Last year while cycling around Europe, I shared meals with people in 15 countries. Sometimes plates of food appeared without effort from me. Sometimes I was at the stove combining whatever ingredients I had in my panniers along with whatever my hosts had in their pantries. The results were unremarkable: pasta, fried rice, that kind of thing. During longer stays, I was often asked to make “something Vietnamese.” Vietnamese people and cuisine are scarce outside of France and cities in the former Eastern Bloc, such as Berlin, Krakow, and Prague. Many of my hosts wanted me to give them their first taste of Vietnam.
What could I make to represent a country that I have never been to?
The thing I cooked most often was “ca ri ga” or Vietnamese chicken curry. The Vietnamese version of this popular Asian dish features sweet potatoes and bone-in chicken. It is mild, soup-like, fragrant with lemongrass and ginger, topped with cilantro, and eaten with a fresh-baked French baguette. It is not my favorite Vietnamese dish or the most iconic. Ask an average American to describe Vietnamese cuisine and they would say, “pho” — rice noodle soup with beef broth — or “banh mi” — the ubiquitous Vietnamese sandwich. Those who frequent Vietnamese homes or restaurants might mention “goi cuon” — fresh salad rolls, “banh xeo” — sizzling crepes — or one of my favorites, “bun cha gio” – cold rice vermicelli topped with deep-fried spring rolls, served with fresh herbs, and a generous splash of garlic-lime fish sauce.
Ca ri does not come to mind. Maybe because it lacks a couple key elements that mark Vietnamese cuisine: the first being rice. So beloved is this ingredient that the phrase for dinner is “an com,” literally: eat rice. Jasmine rice can be difficult to find. The myriad of other rice products –– rice paper, rice flour, rice noodles — even harder. “Hung que” (Asian basil), “rau ram” (Vietnamese coriander), and the other fresh herbs that are used generously in Vietnamese dishes (especially from the South) are virtually impossible.
The reason I chose ca ri ga is because it can be made anywhere. Ginger, cilantro, and baguettes are widely available. Even a market with a tiny Asian section (picture: instant noodles, soy sauce, and frozen “wok” vegetables) has cans of coconut milk and curry powder.
Ca ri ga is also flexible. For the vegetarian, tofu is swapped with chicken. When tofu isn’t available, an extra portion of veggies is heaped into the pot. Soy sauce can take the place of fish sauce. White potatoes used instead of sweet. Rice will do if a suitable baguette can’t be found. Fresh lemongrass, so central to the flavor, presents the greatest challenge, but I have found it frozen in Chinese markets, dried as a spice or tea, or growing wild by the road (Portugal only).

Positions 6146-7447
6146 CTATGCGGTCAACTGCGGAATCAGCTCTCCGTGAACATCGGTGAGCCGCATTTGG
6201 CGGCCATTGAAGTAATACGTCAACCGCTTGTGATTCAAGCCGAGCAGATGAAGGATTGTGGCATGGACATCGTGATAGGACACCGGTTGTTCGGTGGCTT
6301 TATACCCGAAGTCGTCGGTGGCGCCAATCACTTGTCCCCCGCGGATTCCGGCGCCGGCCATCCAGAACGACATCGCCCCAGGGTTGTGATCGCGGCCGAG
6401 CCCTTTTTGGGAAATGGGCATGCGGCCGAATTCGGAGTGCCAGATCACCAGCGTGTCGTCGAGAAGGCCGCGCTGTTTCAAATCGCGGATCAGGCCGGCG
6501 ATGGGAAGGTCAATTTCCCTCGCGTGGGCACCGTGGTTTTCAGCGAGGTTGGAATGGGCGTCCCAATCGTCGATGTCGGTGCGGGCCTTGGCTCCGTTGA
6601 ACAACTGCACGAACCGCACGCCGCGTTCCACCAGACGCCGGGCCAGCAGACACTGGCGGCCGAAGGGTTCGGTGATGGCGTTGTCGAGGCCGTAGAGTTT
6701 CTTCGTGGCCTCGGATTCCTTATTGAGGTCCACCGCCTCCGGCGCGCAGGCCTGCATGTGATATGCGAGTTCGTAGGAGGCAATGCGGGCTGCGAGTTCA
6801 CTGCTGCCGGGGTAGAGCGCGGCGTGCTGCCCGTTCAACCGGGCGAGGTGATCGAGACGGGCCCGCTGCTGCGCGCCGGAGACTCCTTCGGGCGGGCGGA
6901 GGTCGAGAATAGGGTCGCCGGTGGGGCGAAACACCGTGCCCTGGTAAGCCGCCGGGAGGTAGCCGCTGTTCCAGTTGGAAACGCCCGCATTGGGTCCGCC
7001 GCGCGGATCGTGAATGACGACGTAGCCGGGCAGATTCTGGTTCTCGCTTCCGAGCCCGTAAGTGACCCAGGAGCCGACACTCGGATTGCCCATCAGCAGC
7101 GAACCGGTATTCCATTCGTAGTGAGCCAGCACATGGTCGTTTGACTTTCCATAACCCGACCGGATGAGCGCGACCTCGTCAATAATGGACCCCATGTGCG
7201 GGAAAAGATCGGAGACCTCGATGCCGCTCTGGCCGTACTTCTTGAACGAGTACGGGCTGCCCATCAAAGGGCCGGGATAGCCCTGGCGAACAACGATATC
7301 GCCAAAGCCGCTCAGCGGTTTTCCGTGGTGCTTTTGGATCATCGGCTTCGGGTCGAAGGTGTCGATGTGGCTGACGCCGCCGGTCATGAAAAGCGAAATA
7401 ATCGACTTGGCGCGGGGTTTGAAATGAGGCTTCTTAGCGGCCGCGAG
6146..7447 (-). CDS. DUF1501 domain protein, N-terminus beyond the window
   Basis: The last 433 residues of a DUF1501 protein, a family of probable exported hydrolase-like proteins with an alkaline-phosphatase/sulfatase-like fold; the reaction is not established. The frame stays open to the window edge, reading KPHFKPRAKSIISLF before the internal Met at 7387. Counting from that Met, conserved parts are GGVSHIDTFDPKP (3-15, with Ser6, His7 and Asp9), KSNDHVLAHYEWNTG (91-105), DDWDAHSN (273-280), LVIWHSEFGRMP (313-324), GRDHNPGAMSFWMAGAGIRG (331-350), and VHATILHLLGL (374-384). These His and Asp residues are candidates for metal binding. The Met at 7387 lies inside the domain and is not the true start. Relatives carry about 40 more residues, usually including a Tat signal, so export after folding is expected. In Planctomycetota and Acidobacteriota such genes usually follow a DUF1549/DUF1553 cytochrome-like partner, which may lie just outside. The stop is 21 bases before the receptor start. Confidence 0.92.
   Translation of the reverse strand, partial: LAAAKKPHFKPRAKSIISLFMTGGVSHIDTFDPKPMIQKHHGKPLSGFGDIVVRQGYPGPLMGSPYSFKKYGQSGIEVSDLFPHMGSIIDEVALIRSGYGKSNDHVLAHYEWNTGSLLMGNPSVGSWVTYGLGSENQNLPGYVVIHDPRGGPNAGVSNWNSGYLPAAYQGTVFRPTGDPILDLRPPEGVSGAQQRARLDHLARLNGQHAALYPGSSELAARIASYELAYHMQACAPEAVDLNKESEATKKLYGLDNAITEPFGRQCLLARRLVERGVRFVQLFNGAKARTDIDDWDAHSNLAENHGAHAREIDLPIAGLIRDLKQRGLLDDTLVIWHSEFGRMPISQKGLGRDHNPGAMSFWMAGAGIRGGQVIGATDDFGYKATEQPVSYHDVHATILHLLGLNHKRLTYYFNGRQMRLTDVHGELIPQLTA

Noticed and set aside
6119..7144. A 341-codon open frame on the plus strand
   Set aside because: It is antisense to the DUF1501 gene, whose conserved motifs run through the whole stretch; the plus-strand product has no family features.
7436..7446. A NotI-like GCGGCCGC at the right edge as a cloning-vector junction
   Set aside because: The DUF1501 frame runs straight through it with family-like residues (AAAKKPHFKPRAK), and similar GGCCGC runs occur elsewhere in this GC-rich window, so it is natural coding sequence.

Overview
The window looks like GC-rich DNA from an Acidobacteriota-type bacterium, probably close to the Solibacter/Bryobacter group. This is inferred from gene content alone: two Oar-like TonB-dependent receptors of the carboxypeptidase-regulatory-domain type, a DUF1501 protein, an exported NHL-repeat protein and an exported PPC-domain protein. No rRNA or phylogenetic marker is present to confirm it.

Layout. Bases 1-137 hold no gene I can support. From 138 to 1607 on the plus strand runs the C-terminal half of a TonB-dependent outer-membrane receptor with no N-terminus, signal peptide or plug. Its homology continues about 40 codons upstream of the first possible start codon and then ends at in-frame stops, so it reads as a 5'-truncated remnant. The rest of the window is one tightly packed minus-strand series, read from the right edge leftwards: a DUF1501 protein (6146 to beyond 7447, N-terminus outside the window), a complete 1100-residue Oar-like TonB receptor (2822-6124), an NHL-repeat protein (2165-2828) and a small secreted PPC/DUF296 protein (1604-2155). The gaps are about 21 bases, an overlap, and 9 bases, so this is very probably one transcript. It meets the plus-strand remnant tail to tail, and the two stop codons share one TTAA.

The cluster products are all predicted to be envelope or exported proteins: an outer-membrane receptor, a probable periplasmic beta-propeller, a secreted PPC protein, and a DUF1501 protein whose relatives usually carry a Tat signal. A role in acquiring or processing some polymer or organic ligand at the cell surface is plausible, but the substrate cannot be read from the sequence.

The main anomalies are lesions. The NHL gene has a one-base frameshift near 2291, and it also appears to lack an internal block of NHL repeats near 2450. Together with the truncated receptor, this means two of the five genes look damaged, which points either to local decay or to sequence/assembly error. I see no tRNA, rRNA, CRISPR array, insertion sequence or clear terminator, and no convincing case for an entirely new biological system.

Most of the time, the final product is only a shadow of the ca ri ga of my childhood. When I cook a Vietnamese dish, the goodness, the authenticity, is measured by one thing: does it or does it not taste as good as my mother’s cooking? More often than not, that answer is “no.”
However, only I am unsatisfied. My ca ri was well received in England, the Netherlands, Finland, Poland, Austria, and Portugal. For my hosts, asking for “something Vietnamese,” meant asking for is a taste of the unfamiliar, something that represents a cultural heritage that differs from their own, something from my experience. When they prepare food, they are sharing a part of themselves with me. It is in this exchange where the true measure of goodness and authenticity can be found.
My mother was just a young teenager when she arrived in Seattle. She and her sister, Di Van, are talented cooks. When Di Van’s kids visited Vietnam, they were disappointed by the food, declaring that our mothers cooked better.
Every day, every spin of my wheels brings me just a bit closer to finding out for myself. I wonder how much of my Vietnam I will share along the way.
Amie Thao is cycling 15,000 miles across Europe and Asia to document people, food, and stories. Follow along at www.internationalsupperclub.org.